Nearly 8,300 asylum seekers were rescued from unseaworthy smugglers’ boats in the Mediterranean over the Easter weekend, according to NGOs and rescue workers.
More than 1,400 of the rescued were saved by European border and coast guard agency Frontex, which said it was involved in 13 search-and-rescue operations over the past three days.
Those saved were transferred to ships sailing to southern Italy.
A UN refugee agency spokeswoman, Carlotta Sami, tweeted on Monday that “rescuers worked incessantly” over Friday, Saturday and Sunday to save those people.
On Sunday, the bodies of seven people, including a child, were found during the latest rescue operations off the coast of Libya, a Maltese NGO and the Italian coastguard said.
Since Saturday, the Malta-based Migrant Offshore Aid Station (MOAS) said it has been involved in the “unprecedented” rescue and assistance of nine boats containing as many as 1,800 people.
When its rescue vessel reached capacity, MOAS’ crew were left supervising more than 1,000 people on the remaining boats as they waited for assistance to arrive, the NGO said.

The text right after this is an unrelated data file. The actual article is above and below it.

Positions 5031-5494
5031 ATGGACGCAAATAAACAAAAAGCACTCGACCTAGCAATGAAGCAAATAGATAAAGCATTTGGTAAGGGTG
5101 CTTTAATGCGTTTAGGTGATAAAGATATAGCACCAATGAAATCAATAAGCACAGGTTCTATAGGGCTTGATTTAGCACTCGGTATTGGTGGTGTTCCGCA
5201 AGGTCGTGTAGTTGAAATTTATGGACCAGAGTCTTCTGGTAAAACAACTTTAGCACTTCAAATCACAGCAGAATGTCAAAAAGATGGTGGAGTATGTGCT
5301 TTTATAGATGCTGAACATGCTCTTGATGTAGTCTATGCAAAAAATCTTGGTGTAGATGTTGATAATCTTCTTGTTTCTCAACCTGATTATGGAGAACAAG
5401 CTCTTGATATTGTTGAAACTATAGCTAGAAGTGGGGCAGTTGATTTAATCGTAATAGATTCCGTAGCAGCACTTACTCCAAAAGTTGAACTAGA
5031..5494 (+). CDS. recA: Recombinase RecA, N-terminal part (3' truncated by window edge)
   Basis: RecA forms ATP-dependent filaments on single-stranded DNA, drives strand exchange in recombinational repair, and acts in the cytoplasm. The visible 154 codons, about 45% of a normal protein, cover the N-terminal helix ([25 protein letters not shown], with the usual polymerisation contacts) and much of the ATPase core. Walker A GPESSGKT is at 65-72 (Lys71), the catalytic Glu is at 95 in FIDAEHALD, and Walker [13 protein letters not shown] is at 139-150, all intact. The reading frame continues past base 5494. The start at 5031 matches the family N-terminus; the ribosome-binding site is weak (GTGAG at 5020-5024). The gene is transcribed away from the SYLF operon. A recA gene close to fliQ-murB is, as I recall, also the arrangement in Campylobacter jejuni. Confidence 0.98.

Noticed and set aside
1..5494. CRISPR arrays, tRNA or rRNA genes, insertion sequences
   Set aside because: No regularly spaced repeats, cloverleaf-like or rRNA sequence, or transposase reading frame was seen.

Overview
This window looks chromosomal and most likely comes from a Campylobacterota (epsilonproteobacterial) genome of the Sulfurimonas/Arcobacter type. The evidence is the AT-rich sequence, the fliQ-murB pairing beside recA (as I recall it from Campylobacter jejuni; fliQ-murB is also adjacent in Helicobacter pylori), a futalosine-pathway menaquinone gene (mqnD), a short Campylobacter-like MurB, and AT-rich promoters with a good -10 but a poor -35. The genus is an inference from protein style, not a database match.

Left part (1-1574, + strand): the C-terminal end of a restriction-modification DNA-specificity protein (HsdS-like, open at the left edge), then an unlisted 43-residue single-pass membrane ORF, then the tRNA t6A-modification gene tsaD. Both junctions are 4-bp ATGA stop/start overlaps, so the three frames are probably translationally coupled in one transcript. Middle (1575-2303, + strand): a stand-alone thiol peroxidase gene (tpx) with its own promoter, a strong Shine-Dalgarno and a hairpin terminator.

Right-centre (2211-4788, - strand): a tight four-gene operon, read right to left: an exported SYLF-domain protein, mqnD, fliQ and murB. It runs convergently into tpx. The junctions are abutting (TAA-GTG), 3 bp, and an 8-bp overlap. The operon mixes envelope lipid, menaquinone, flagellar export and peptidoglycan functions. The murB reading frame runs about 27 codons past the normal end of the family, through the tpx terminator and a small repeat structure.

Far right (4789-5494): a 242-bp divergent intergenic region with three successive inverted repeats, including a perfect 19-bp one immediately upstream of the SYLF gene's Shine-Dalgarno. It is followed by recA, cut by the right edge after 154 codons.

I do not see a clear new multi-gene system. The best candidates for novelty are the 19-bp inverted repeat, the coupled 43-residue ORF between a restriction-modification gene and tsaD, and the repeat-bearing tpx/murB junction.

According to the International Organization of Migration, 666 people have been logged as dead or missing off the Libyan coast so far this year out of an estimated 27,000 who have tried to reach Italy from Libya.
Last year, the estimated death toll among migrants and refugees on the Mediterranean was at least 5,000 – a new annual record, according to UN agencies.
Deaths linked to Mediterranean crossings by refugees have spiked in 2016, as arrivals to Europe fell. In 2015, more than one million people crossed the sea – mostly from Turkey to Greece – with 3,771 deaths recorded.
Malta’s president, meanwhile, appealed for support from the international community on managing an ongoing refugee influx, amid reports of humanitarian organisations struggling to conduct rescue operations.
“I urgently appeal to all countries of Europe and the Mediterranean, and to all people of goodwill, to act in solidarity, supporting the humanitarian initiatives currently under way to save lives,” President Marie-Louise Coleiro Preca said.